In reply to by Anonymous (not verified)

Terry Manlove
January, 26 2018 at 11:02 am

I am so sorry for your loss and all of the suffering associated with mental illness. My son also is affected
God help them and us through this walk on earth. God is merciful and full of kindness for those who are lost.

In reply to by Anonymous (not verified)

Linda McDonald Cairns
February, 21 2018 at 5:42 am

I really feel for you Terri. It is the cruelest illness for everyone who lives with it. My thoughts are with you.

In reply to by Anonymous (not verified)

Kelli
February, 26 2018 at 10:53 pm

I'm so sorry to hear about your son. I think you should publish this story to make awareness that the parents are the experts on their own children and should be taken seriously. Unfortunately, California advocates so much for the rights of individuals that they do not see those who are clearly gravely disabled. I have an issue with my 28 y/o son who's recently decompensated. I was about to kick him out again as I'm drowning here. Now, after reading these tragic stories, I'm having second thoughts.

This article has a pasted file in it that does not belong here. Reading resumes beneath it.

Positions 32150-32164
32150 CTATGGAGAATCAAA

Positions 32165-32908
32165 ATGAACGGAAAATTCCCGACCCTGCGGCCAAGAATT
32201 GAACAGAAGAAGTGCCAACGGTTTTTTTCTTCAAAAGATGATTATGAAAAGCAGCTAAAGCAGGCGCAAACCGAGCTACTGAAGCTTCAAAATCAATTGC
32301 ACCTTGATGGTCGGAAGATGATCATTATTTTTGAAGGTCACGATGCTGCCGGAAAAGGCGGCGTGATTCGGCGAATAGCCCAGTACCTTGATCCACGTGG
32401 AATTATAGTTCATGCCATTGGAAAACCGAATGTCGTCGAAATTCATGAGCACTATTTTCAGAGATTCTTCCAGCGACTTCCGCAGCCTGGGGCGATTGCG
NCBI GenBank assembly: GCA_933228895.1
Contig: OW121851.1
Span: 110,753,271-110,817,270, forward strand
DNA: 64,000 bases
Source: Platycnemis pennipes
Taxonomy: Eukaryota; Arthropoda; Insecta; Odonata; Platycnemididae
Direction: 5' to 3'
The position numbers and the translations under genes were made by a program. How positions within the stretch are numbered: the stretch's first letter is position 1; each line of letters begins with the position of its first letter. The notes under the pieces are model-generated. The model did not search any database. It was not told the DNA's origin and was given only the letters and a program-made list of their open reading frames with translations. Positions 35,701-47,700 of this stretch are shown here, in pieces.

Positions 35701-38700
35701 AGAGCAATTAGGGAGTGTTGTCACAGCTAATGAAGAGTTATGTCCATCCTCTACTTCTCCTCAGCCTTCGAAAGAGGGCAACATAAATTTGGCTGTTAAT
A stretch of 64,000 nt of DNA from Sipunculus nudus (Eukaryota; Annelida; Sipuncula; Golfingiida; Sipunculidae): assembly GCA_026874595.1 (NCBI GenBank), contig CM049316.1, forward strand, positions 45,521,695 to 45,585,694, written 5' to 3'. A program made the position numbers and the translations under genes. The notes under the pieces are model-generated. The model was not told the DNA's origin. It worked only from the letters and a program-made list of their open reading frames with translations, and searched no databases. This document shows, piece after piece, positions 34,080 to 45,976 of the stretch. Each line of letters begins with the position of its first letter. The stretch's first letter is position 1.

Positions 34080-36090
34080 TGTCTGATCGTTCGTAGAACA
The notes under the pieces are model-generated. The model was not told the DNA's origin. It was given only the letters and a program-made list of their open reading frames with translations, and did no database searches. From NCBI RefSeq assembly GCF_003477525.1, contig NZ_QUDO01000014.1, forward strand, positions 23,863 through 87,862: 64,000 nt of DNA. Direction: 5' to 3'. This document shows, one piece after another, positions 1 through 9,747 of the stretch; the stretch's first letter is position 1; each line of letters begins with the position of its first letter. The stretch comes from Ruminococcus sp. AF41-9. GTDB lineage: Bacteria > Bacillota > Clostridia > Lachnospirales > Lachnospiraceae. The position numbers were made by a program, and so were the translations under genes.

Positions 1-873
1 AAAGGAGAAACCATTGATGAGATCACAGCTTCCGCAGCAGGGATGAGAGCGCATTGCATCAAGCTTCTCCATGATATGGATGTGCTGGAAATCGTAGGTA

In reply to by Anonymous (not verified)

Sue
March, 1 2018 at 12:59 pm

I have just read this and it is exactly the situation I am in. I am so sorry that your son killed himself. Mine is 'psychic', now taking hard drugs and likely to end it all soon. He has cut off all contact right now. Noone has not gone through this has any idea of the horror and how powerless we, the parents are.

In reply to by Anonymous (not verified)

Leigh-Ann
March, 10 2018 at 9:01 pm

Terry Jensen,...what can i possibly say to you. I'm so so sorry. I can not fathom. My son now lives in a locked skilled nursing facility. He is 33 and his diagnosis is schizoaffective. He lives independently for almost 10 years, off and on. I am his guardian, since 2008 and he resents me for it. I have tried all I know to help. But regardless in the end it is still their life, choices, path even illness. It is the worse thing on the planet. It is an evil curse that takes your child or loved one and steals their life, dreams. I can't imagine your pain dear lady. God bless you and your family and I pray you have healing and peace

In reply to by Anonymous (not verified)

Belinda
July, 27 2021 at 4:49 pm

Hi Terri,